Qatar Diabetes Association provides regular training and ongoing support to school nurses
It is common for parents of children with diabetes to worry whether the school – and teachers – can provide the necessary physical and mental support, as those with the disease need special attention and care.
Within the QF schools, we provide an integrated plan to promote the health of students with diabetes, and this plan includes all those working in the school
At Qatar Foundation (QF) schools, children with diabetes, and those at risk of developing the condition, are a priority, with regular training sessions and workshops hosted by the schools to ensure the highest possible care is provided to the students.
Josephine Bou Akar, a nurse at the Early Education Center, Qatar Academy Doha (QAD), part of QF’s Pre-University Education, says: “Within the QF schools, we provide an integrated plan to promote the health of students with diabetes, and this plan includes all those working in the school, including administrators, educators, nurses, and even those in the canteen.
“Every day, when a student with diabetes arrives at school, we check their blood sugar levels. We also constantly monitor the symptoms of hypoglycemia and hyperglycemia especially before a meal and before, during, and after physical activity.
“We make sure that the student eats a light meal between classes, before any activity that requires physical effort to prevent complications,” Bou Akar explains.
Type 1 diabetes – a multifactorial disease with a strong genetic component – is by the autoimmune destruction of pancreatic β cells. Children with type 1 diabetes require insulin injections every day to regulate blood sugar levels. And, according to Bou Akar, it is on the rise in Qatar and all around the world, along with type 2 diabetes which is caused by unhealthy lifestyles and poor eating habits.
Type 2 diabetes is a chronic illness, which can lead to serious complications affecting people’s lives and wellbeing.
She adds that QF schools also focus on students who are at risk of developing type 2 diabetes, monitoring continuously for symptoms and collaborating with parents to delay or prevent the onset of the condition.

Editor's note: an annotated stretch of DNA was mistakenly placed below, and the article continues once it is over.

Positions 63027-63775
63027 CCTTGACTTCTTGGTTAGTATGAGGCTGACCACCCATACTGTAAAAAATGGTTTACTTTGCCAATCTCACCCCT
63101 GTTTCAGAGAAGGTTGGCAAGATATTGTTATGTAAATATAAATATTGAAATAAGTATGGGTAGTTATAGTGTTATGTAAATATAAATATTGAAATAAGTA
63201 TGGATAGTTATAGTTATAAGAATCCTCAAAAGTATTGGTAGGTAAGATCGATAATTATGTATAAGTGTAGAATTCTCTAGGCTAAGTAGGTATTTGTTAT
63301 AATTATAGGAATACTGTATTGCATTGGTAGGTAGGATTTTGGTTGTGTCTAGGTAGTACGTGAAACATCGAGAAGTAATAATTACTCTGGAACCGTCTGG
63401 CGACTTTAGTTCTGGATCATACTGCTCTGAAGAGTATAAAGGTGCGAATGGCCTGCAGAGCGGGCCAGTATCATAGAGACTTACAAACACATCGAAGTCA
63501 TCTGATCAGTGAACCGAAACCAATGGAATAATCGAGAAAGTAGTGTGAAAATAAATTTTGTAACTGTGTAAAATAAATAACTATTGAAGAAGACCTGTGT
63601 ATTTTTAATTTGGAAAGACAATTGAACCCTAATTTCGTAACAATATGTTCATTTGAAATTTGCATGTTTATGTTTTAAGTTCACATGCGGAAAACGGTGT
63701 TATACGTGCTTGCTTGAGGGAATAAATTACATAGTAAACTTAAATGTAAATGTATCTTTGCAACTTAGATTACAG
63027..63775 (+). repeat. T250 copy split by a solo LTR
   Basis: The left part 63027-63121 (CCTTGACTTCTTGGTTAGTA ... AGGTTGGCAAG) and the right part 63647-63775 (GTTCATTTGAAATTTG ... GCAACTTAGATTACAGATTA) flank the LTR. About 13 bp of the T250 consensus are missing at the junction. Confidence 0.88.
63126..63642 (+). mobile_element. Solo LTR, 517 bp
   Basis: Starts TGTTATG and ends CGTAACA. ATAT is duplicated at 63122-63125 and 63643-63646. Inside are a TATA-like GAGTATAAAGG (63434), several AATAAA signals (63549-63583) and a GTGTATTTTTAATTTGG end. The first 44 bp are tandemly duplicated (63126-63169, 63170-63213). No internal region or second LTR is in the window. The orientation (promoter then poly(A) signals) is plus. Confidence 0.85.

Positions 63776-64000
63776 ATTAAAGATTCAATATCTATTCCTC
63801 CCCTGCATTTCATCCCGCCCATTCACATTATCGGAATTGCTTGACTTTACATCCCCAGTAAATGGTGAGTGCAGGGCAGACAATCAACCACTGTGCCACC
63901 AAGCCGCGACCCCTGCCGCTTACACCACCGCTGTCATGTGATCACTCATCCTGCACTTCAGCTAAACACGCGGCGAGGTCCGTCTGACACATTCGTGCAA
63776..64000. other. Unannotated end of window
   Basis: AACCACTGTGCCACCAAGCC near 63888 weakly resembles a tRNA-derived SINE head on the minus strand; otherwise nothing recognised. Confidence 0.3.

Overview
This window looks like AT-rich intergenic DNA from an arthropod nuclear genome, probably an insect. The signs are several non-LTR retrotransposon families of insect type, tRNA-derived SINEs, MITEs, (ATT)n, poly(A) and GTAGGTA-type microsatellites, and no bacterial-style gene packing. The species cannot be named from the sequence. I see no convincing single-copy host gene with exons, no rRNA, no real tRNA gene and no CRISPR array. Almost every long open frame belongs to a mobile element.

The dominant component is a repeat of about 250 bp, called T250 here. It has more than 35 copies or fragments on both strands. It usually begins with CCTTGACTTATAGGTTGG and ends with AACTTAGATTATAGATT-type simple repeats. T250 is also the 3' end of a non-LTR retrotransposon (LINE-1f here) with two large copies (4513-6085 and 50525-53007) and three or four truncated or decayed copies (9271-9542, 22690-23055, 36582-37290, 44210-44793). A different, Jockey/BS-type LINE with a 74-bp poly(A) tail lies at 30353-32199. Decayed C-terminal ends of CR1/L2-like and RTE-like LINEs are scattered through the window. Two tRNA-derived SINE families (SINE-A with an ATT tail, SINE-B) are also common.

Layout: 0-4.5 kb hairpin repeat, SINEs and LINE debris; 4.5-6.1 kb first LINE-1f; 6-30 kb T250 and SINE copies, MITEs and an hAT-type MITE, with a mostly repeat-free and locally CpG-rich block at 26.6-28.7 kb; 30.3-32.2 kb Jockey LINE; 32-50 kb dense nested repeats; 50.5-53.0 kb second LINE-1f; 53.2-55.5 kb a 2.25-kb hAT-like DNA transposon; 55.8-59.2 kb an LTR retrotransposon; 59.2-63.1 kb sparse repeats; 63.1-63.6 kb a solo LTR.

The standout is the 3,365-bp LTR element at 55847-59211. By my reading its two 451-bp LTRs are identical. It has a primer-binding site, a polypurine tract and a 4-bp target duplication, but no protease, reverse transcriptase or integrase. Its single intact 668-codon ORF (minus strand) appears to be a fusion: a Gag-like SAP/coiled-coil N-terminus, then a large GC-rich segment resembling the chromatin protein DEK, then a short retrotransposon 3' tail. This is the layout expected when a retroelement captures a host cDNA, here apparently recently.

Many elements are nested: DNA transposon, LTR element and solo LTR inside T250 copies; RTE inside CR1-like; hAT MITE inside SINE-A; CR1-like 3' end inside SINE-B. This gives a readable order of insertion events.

Trying to get information from parents about whether someone in their families has a history of diabetes can be challenging, with parents refusing to acknowledging it
“The most important of these symptoms are the frequent urination, lethargy, increase in appetite, and being thirstier than usual.
“Once these are identified, we speak to the parents about the child's sleeping and eating habits, and whether there has been a drop in their weight or a change in their behavior. We also ask about the family’s medical history, and if there are any cases of diabetes, to know the extent of the child's susceptibility,” she adds.
Social stigma is one of the challenges that nurses face in schools, as some families withhold necessary information about the presence of diabetes in the family.
“We try to get as much information as possible from parents – about whether someone in their immediate or extended families has a history of diabetes. But this can be challenging, with parents refusing to provide information, or even acknowledging it,” she says.
The training provided by the QDA is an important tool in enhancing the skills of nurses in schools
In order to manage the condition, those who have diabetes should lead healthy lifestyles and seek medical advice. Preventive measures are also important to avoid or delay developing type 2 diabetes, and this is a focus at QF schools, through various activities and health awareness campaigns.
In previous years, before COVID-19, activities included taking students to supermarkets and asking them to select heathy food items, such as fruit and vegetables, and then teaching them how to create healthy meals with these ingredients. “We actively involve them, helping to develop a culture of healthy eating within the classroom, which is then a culture they took home with them,” she says.
“We also organize agricultural activities, where we grow vegetables ourselves. And, as well as including daily physical activity at school, we also encourage children to move through music.”
Additionally, each year, Qatar Diabetes Association (QDA) – a member of QF – organizes courses for nurses at QF schools, including workshops on how to support children with diabetes, as well as monitoring symptoms among to students to ensure early detection, and new technologies.
Other courses include learning how to avoid high and low blood sugar levels – and how to treat these – as well as teaching relevant staff about the insulin system and how to adjust the doses of medication. The training courses also highlight the importance of nutrition and cover the procedures that should be followed during and after exercise.
By developing our skills and collaborating with parents, we strive to ensure that every child with diabetes has the best chance of participating safely in all school activities
“When parents send their children with diabetes to school, they trust that the school nurses will be able to provide maximum care to their children,” says Katherine Balili, another nurse at QAD, “The training provided by the QDA is an important tool in enhancing the skills of nurses in schools.
“QDA has provided us with the skills, training, and support necessary to provide optimal care for these students, which in turn had enabled us to improve student awareness of diabetes and how to recognize it and live with the condition.
“As nurses, we benefit a lot from these courses – they help us keep up to date with everything new. By developing our skills, and collaborating with parents, we strive to ensure that every child with diabetes has the best chance of staying in school and participating safely in all school activities,” Balili concludes.